piriformis syndrome
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piriformis syndrome in the news

NHL Truth & Rumors: Oct. 12, 2006 

Sports Illustrated - 1 hour, 33 minutes ago
Flyers goaltender Robert Esche is clearly unhappy about sitting out for three straight games, but he has taken the high road and not complained. Esche did not look good in the 4-0 loss in Pittsburgh.   -- Philadelphia Inquirer

Aebischer, Canadiens defeat Flyers 3-1 
AP via Yahoo! News - Oct 11 8:08 PM
No way this game was going one second longer than needed for Montreal, not with David Aebischer simply sensational in regulation time.

SOUR PLAY 
Philadelphia Daily News - Oct 12 12:51 AM
AS THE Flyers were skating around the puck on the ice in the Wachovia Center, the medical staff was in the back room trying to get the mumbo jumbo out of a complex medical report.

Flyers Notes | Tentative diagnosis on Rathje's back 
Philly.com - Oct 12 12:41 AM
The strange injury saga of Mike Rathje continues. The Flyers defenseman still does not have a conclusive diagnosis as to what is wrong with his ailing back.

piriformis syndrom

 

 

- piriformis syndrome and knots in the lower back

- piriformis syndrome

Piriformis syndrome is a neuromuscular disorder that occurs when the sciatic nerve is compressed or otherwise irritated piriformis syndrom by the piriformis muscle. This causes pain, tingling and numbness in the buttocks and along the course of the piroformis syndrome sciatic nerve. The syndrome may result from piriformus syndrome anatomical variations in the muscle-nerve relationship, or from overuse or strain.

Contents

  • 1 Pathophysiology
  • 2 Other piriforms syndrome presentations
  • 3 Treatment
  • 4 External piraformis syndrome links
  • 5 See also

Pathophysiology

In 15% of the population the sciatic nerve passes through the piriformis muscle, rather piriformis syndrome and knots in the lower back than underneath it. These people have a far greater incidence of piriformis syndrome than piriformis muscle syndrome does the general population.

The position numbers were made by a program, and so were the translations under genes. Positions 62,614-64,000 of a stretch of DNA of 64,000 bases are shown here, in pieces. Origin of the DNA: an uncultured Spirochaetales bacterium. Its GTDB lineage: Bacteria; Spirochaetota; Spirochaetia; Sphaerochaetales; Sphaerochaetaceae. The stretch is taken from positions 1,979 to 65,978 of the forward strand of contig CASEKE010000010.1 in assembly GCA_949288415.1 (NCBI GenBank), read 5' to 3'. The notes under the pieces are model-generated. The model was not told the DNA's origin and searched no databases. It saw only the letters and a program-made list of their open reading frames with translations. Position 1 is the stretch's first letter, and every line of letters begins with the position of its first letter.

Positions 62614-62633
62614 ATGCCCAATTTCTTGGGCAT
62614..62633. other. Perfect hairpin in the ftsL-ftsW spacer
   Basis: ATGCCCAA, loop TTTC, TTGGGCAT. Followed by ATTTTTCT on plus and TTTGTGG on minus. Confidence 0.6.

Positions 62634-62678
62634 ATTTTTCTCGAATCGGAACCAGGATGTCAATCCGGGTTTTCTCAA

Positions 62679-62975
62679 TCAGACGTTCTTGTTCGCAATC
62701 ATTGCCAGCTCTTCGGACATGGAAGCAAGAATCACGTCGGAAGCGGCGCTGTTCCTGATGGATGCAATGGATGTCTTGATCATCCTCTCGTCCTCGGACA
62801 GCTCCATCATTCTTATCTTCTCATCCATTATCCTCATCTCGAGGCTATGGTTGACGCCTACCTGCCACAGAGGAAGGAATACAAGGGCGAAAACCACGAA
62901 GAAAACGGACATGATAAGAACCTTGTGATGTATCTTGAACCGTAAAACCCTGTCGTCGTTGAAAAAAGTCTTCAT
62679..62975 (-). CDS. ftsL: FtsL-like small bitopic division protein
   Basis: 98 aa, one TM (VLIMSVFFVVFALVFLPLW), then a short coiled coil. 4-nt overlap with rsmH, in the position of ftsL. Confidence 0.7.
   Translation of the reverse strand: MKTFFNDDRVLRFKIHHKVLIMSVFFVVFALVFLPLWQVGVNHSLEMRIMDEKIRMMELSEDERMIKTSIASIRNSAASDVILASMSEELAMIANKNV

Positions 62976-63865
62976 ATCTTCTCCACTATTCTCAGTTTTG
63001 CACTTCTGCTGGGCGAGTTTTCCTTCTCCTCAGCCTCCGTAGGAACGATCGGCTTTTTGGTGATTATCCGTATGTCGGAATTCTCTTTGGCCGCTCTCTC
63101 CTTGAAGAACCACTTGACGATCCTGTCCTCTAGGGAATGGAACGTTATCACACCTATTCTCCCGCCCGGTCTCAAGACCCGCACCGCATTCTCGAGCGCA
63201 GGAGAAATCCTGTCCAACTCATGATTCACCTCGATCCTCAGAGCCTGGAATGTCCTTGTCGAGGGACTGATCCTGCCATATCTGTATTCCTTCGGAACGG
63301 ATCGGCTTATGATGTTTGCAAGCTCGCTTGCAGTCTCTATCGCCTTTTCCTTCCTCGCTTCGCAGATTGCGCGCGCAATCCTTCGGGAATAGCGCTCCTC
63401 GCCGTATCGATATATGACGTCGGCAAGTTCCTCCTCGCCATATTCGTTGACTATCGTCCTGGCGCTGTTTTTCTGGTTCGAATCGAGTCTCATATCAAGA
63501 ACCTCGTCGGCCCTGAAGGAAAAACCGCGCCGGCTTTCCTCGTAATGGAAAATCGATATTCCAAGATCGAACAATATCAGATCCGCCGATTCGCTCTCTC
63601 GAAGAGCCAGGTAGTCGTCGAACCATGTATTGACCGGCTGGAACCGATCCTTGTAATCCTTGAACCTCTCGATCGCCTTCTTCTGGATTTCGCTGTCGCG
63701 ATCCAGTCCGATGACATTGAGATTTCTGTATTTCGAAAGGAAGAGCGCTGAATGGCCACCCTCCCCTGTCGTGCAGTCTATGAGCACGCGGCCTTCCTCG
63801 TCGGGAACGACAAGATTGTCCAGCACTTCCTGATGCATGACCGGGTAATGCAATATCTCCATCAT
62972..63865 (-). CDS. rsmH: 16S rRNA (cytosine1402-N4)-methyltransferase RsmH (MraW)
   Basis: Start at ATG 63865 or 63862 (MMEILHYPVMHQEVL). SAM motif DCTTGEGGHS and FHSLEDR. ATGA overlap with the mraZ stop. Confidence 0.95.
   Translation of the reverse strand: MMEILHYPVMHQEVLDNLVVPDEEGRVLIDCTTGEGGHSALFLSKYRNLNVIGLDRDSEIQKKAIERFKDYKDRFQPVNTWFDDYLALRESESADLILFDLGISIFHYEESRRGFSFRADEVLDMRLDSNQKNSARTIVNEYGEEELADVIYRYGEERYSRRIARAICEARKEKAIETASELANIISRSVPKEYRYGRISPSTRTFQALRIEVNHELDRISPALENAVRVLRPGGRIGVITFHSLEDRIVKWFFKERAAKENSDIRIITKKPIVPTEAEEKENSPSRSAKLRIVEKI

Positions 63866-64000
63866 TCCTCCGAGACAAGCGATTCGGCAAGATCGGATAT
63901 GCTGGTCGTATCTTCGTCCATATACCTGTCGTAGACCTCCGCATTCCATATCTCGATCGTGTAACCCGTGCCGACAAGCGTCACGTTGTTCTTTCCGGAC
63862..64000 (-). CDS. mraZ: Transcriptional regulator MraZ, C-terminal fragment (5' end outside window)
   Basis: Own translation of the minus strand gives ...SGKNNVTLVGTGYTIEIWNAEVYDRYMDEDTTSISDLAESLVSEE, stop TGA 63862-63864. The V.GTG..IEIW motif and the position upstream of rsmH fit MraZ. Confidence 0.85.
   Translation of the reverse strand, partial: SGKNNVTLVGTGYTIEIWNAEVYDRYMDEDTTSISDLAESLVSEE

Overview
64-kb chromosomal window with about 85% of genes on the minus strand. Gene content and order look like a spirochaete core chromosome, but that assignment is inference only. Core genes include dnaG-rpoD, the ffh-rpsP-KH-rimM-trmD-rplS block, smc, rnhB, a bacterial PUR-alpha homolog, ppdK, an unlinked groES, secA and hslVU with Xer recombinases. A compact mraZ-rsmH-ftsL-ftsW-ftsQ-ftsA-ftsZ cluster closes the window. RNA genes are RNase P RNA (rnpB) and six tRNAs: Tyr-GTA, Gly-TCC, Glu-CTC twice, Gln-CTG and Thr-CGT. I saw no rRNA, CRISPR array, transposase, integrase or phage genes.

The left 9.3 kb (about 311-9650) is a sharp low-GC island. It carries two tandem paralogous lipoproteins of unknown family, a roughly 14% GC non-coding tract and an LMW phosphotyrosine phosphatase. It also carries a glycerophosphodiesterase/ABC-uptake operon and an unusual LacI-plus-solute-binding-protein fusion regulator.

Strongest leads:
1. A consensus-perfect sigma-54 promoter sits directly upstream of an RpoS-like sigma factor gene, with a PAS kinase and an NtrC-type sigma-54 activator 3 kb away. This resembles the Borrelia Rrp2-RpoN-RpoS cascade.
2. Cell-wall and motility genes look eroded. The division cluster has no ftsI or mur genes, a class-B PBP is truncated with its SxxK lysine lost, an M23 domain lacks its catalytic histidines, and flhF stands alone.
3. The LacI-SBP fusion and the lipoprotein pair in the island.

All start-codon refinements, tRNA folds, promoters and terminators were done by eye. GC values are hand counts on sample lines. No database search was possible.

Inactive gluteal muscles also facilitate development of the syndrome. These are important rotated hip can cause piriformis syndrome in both hip extension and in aiding the piriformis in external rotation of symptoms of piriformis syndrome the femur. A major cause for inactive gluteals is icd 9 piriformis syndrome unwanted reciprocal inhibition from overactive hip flexors (psoas major, iliacus, and rectus femorus). This imbalance usually occurs where the hip piriformis syndrome and dallas flexors have been trained to be too piriformis syndrome exercises short and tight, such as when someone sits with hips flexed, as in sitting, all day piriformis syndrome treatment at work. This deprives the gluteals of activation, piriformis syndrome and exercise and the synergists to the gluteals (hamstrings, adductor magnus, and piriformis) then have to piriformis syndrome duration perform extra roles they were not designed to do. Resulting hypertrophy of the piriformis syndrome knee replacement surgery piriformis then produces the typical symptoms.

Other presentations

In addition to causing gluteal pain that may radiate piriformis syndrome misdiagnosis down the leg, the syndrome may present with pain that is relieved by walking with the foot on piriformis syndrome symptoms pushing on trigger points for piriformis syndrome the involved side pointing outward. This position externally rotates the hip, lessening the stretch on the piriformis and relieving icd-9 for piriformis syndrome the pain slightly. Piriformis syndrome is also known as 'wallet sciatica' or 'fat wallet syndrome,' as the condition can piriformis syndrome exercise be caused or aggravated piriformis syndrome in runners by sitting with a large wallet in the rear pocket. [1]

Treatment

Treatment begins with stretching exercises and massage, and piriformis syndrome misdiagnosed as torn labrum the avoidance of contributary piriformis syndrome or sciatica activities such as running and bicycling. Some clinicians recommend formal physical therapy, including the piriformis syndrome therapy teaching of stretching techniques, manual massage, and strengthening of the core muscles (abs, back, etc.) to reduce posttraumatic piriformis syndrome strain on the piriformis muscle. Anti-inflammatory drugs, Botox, and/or corticosteroid injections can be used. Occasionally surgery may be recommended. The prognosis with treatment is generally good.

External links

  • National Institute of Neurological Disorders NINDS Piriformis Syndrome Information Page
  • Neurography Institute provides the patented neurographic MRI (NMR), the only sure method to diagnose Piriformis Syndrome
  • Dr. Aaron Filler, PhD, MD, Neurosurgeon, authority on Piriformis Syndrome surgery
  • e-medicine Piriformis Syndrome
  • Stretching and Strengthening

See also

Sciatica

Search Term: "Piriformis_syndrome"

- piriformis muscle syndrome

piroformis syndrome